The 2016 Bullish and Bearish Case for Apple

A lot of things happened in 2015 for Apple. The launch of the Apple Watch was more of a niche product, and the new refreshes for the iPad have yet to materially work into big gains in sales. Still, the iPhone 6 carryover and the iPhone 6s refresh have been huge for Apple. Streaming music has yet to materialize into a massive boost, and the verdict is out for Apple TV.

Reports also have suggested that Apple is tempering its iPhone sales expectations and decreasing production. Is the market is already thoroughly saturated with the iPhone 6 and 6s versions? Or are consumers just waiting for the next stage in the iPhone evolution?

The Apple of 2016 is much different from even the Apple of 2013. It has a forward price-to-earnings (P/E) ratio of only about 10. Apple’s cash hoard is now over $200 billion, and Apple is now generating more business outside of the United States than inside of it, with some 62% of revenues at the end of fiscal 2015 coming from international sales. China now accounts for more of Apple’s revenues than Europe. Apple’s sales are expected to be north of $250 billion in fiscal year 2017, assuming the analysts are correct.

What lies ahead for Apple is still up in the air. In some ways there are more questions than answers. Investors are still debating how to value the greatest growth story of this generation. Will Apple really get into cars? Will it revolutionize how consumers watch television? What other product launches will Apple have in the years ahead? How deep will Apple’s penetration into the business and enterprise market go?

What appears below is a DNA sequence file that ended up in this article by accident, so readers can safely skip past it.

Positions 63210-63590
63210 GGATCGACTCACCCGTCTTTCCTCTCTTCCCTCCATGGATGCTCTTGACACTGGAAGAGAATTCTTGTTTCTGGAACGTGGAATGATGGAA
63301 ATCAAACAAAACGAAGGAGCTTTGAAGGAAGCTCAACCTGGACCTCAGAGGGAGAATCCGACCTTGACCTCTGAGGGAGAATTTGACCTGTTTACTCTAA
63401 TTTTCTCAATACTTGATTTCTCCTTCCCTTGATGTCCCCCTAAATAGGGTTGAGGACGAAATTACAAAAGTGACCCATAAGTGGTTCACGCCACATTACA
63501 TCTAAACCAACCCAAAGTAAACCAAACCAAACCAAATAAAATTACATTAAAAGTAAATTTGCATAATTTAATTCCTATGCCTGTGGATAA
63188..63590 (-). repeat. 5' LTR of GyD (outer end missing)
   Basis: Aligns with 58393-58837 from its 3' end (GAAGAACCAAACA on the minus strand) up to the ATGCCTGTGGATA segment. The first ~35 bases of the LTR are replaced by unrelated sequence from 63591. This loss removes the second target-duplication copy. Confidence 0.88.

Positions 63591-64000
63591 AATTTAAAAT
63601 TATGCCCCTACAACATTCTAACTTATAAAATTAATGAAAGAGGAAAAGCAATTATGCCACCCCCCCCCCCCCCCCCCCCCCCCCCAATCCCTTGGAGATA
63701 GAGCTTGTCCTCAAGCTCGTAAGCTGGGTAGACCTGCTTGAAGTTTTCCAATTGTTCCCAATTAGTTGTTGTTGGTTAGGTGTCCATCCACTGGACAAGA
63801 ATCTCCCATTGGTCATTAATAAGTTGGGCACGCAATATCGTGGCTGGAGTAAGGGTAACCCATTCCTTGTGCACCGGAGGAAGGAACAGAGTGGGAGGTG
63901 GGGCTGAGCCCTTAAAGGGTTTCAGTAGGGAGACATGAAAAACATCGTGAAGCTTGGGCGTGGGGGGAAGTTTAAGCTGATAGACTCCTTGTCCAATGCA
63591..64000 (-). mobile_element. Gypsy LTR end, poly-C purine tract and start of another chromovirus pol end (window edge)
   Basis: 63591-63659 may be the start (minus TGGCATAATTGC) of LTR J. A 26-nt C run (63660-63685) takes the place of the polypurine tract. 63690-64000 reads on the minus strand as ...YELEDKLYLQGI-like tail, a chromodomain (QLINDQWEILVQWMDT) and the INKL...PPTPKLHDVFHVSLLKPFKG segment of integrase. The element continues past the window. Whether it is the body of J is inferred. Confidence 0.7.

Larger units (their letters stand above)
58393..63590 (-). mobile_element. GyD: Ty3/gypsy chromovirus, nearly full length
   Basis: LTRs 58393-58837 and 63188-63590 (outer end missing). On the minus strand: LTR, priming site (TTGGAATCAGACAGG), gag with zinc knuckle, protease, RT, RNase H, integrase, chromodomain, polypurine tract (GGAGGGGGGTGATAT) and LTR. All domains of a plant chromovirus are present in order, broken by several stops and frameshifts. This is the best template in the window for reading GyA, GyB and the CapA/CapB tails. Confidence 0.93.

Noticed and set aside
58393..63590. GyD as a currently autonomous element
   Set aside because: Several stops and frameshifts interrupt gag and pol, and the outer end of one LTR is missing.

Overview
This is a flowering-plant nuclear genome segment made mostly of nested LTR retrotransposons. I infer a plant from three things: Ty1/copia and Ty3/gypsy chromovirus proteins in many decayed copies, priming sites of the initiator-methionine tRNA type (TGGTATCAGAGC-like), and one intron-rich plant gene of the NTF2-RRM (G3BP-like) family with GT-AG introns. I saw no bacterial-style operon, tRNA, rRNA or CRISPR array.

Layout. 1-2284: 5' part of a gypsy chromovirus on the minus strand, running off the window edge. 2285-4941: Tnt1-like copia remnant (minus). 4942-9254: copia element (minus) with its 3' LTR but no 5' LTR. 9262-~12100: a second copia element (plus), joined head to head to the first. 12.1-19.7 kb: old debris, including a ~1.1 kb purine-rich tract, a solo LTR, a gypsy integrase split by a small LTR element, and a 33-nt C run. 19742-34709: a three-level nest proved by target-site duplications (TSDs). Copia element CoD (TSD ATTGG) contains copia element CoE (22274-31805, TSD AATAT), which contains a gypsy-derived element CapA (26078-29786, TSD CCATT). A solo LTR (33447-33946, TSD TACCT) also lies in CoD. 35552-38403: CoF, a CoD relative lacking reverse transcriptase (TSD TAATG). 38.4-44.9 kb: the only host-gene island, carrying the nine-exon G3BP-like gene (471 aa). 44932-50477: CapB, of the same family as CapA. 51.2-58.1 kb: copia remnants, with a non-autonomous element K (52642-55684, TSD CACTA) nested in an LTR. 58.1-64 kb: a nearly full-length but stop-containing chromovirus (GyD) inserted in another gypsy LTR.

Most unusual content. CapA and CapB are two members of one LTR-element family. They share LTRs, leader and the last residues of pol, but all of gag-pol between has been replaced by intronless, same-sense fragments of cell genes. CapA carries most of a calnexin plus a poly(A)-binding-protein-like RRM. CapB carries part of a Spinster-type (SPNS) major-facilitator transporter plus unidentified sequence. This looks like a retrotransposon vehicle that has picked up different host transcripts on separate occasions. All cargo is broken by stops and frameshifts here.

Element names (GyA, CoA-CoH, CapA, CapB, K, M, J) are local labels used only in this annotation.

Apple is in the midst of a massive share buyback. The company also has lots of room for dividend growth ahead. Its shareholder capital return plan sent some $17 billion back to holders in its fourth quarter of 2015 alone.

It might seem like a safe bet for analysts to continue to trim their price targets on Apple, considering how the company ended 2015 with a drop of roughly 10% over the month of December alone. It is just hard to conceive of a Dow stock adding another 40% of its market value, with an admission that some Dow stocks have had returns of that magnitude in prior years. However, Apple has been known to surprise, and the fiscal second quarter from last year was heralded as the greatest quarter the company had ever posted.

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